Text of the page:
|The first excerpt represents the past or something you must release, and is drawn from Gobseck by Honore de Balzac:
"It was in the thick of such a chaos that M. de Trailles tried to
insinuate himself into my good graces. My head was fairly clear, I was
upon my guard. As for him, though he pretended to be decently drunk,
he was perfectly cool, and knew very well what he was about. How it
was done I do not know, but the upshot of it was that when we left
Grignon's rooms about nine o'clock in the evening, M. de Trailles had
thoroughly bewitched me. I had given him my promise that I would
introduce him the next day to our Papa Gobseck. The words 'honor,'
'virtue,' 'countess,' 'honest woman,' and 'ill-luck' were mingled in
his discourse with magical potency, thanks to that golden tongue of
|The second excerpt represents the present or the deciding factor of the moment, and is drawn from The Mysterious Affair at Styles by Agatha Christie:
We hurried up the village, and turned in at the lodge gates.
Poirot stopped for a moment, and gazed sorrowfully over the
beautiful expanse of park, still glittering with morning dew.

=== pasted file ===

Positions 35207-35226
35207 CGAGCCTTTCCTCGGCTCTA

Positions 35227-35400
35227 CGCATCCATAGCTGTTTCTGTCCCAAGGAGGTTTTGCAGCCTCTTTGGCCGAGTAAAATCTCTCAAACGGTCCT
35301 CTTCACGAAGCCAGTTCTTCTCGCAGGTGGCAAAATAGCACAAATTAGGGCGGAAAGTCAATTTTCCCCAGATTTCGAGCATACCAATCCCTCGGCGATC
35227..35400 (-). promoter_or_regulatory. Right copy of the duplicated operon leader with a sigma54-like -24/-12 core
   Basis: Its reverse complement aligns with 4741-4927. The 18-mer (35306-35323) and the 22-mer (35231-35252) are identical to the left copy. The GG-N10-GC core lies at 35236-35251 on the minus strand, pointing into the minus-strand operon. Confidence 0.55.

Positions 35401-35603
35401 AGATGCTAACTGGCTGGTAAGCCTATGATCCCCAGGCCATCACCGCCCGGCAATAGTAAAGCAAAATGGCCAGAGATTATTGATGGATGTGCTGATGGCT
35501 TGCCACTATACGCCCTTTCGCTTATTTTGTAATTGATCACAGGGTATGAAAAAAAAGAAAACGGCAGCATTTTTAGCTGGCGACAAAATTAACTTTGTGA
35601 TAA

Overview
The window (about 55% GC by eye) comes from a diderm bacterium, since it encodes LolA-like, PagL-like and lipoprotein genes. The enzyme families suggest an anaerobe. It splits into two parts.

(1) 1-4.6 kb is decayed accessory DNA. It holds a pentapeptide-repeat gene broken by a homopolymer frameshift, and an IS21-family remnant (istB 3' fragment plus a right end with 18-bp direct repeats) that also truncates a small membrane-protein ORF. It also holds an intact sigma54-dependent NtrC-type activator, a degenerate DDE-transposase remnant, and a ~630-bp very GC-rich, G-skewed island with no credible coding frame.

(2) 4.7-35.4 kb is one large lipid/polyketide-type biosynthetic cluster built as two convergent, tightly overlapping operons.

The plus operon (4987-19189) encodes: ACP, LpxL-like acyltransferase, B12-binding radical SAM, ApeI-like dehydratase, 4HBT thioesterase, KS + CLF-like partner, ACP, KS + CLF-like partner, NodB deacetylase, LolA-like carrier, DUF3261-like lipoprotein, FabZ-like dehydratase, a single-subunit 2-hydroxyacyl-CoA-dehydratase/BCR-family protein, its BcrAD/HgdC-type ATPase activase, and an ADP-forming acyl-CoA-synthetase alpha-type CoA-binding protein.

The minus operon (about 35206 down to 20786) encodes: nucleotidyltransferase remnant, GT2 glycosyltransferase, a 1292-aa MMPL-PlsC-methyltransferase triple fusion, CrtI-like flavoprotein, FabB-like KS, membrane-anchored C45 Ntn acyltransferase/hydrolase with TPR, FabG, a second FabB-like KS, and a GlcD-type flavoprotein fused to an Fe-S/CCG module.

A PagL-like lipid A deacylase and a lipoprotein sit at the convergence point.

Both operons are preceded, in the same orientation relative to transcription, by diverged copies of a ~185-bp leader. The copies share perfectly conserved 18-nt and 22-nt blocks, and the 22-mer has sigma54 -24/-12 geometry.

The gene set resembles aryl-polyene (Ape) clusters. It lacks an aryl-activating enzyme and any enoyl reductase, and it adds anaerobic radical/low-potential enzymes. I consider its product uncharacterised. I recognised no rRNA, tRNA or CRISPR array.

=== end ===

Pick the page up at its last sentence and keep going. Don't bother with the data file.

"So beautiful, so beautiful, and yet, the poor family, plunged in
sorrow, prostrated with grief."
He looked at me keenly as he spoke, and I was aware that I
reddened under his prolonged gaze.
Was the family prostrated by grief? Was the sorrow at Mrs.
Inglethorp's death so great? I realized that there was an
emotional lack in the atmosphere. The dead woman had not the
gift of commanding love. Her death was a shock and a distress,
The Mysterious Affair at Styles
|The third excerpt represents the future or something you must embrace, and is drawn from Inaugural Address by John F. Kennedy:
our present course. . .both sides overburdened by the cost of modern weapons,
both rightly alarmed by the steady spread of the deadly atom, yet both racing
to alter that uncertain balance of terror that stays the hand of Mankind's
So let us begin anew. . .remembering on both sides that civility
is not a sign of weakness, and sincerity is always subject to proof.
Let us never negotiate out of fear, but let us never fear to negotiate.
Let both sides explore what problems unite us instead of belaboring
those problems which divide us. Let both sides, for the first time,
formulate serious and precise proposals for the inspection and
control of arms. . .and bring the absolute power to destroy